Katherine Paterson doesn’t think of her characters as role models. She sees them as “people in circumstances of difficulty.” Paterson’s middle grade novels tackle challenging subjects such as sibling rivalry, troubled children, and even death. Her sensitive, yet realistic expressions of childhood emotions have touched young and old readers throughout the world. After receiving two Newbery Medals and one Newbery Honor, Paterson was awarded the 1998 Hans Christian Andersen Medal for the body of her work. She is only the fifth American writer to receive this international award for making “a lasting contribution to children’s literature.”
As the daughter of two missionaries, Katherine Paterson spent the first five years of her life in China. When the Japanese invaded during World War II, her family returned to the United States. By the age of 18, Paterson had moved over 18 times with her family. After studying English literature in Tennessee and Bible and Christian education in Virginia, Paterson moved to Japan as a missionary herself. She fell in love with Japan and stayed for four years.
After returning to the United States in 1961, Katherine met and married John Paterson, a Presbyterian pastor in Buffalo, New York. By 1966, the Patersons had four children, two of whom they adopted. When she wasn’t busy raising a family, she spent her time writing, though it was a long nine years before her first novel was published. Paterson credits her husband for having faith in her abilities “during all those years that no one wanted to publish anything I had written.”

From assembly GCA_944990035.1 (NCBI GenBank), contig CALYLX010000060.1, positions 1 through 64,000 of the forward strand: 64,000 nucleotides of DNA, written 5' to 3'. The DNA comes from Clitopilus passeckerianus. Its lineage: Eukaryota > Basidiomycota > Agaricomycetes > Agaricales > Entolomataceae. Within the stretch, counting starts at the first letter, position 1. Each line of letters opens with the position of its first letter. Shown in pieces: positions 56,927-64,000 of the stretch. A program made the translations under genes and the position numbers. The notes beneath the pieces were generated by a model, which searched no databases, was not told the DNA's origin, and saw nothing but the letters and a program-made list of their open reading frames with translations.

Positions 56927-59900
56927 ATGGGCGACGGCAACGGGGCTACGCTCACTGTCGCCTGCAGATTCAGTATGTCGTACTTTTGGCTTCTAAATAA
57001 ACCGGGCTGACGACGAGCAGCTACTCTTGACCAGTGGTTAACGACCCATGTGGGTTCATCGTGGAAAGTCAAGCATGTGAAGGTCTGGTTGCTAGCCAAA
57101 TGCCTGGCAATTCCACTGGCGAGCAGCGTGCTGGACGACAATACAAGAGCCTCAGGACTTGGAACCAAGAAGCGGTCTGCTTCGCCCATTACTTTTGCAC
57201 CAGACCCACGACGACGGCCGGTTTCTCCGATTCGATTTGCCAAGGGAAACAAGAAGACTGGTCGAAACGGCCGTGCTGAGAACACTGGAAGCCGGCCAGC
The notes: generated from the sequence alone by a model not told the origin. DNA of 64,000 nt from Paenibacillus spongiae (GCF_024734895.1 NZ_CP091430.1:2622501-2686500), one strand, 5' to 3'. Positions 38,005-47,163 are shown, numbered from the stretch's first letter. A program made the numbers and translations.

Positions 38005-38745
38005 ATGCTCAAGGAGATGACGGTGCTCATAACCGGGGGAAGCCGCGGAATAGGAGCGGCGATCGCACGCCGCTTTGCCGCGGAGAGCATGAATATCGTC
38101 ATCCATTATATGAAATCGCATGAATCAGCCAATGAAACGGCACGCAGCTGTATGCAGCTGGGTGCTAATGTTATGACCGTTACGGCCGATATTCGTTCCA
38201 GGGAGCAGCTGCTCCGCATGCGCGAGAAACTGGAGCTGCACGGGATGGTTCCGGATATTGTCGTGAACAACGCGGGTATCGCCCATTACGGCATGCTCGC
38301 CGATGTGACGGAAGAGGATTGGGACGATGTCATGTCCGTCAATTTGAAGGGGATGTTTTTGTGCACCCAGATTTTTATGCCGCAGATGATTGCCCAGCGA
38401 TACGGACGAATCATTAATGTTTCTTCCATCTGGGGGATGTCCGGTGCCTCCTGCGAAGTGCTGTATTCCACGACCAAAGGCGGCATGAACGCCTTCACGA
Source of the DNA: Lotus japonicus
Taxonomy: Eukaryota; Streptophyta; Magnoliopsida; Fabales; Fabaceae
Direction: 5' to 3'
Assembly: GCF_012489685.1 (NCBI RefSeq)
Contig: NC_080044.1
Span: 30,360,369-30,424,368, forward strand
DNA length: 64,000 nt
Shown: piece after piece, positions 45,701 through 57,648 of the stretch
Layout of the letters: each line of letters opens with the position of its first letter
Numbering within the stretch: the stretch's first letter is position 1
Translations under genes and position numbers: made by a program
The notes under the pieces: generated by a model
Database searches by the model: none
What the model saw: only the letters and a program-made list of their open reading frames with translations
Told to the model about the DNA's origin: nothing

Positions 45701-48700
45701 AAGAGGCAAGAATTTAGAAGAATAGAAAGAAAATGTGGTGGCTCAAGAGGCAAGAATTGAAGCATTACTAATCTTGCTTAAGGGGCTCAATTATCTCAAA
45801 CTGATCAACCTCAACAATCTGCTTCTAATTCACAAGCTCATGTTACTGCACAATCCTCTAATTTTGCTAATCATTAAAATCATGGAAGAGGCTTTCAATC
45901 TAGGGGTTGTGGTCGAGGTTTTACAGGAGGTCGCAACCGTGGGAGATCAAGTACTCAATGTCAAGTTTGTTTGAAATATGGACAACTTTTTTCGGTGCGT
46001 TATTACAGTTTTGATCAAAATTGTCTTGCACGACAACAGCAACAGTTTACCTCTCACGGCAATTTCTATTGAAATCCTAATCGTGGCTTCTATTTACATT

By the early 1980s, Katherine Paterson had solidified her prestigious place in children’s literature. In 1978, she won the Newbery Medal for Bridge to Terabithia. The following year, The Great Gilly Hopkins won a Newbery Honor, and just two years after that, Jacob Have I Loved won the 1981 Newbery Medal. In addition to middle grade novels, Paterson has written picture books and stories for younger children, including the popular Marvin series. Her most recent book, Bread and Roses, Too, is a novel inspired by the famous 1912 mill strike in Massachusetts. In addition to writing, Paterson says that one of her most important activities is her service on the board of the advocacy group The National Children’s Book and Literacy Alliance (NCBLA) .
Katherine Paterson was named the 2010–2011 National Ambassador for Young People’s Literature. Thanks to Reading Rockets’ outreach manager Rachael Walker for these photos from the announcement at the Library of Congress on January 5, 2010.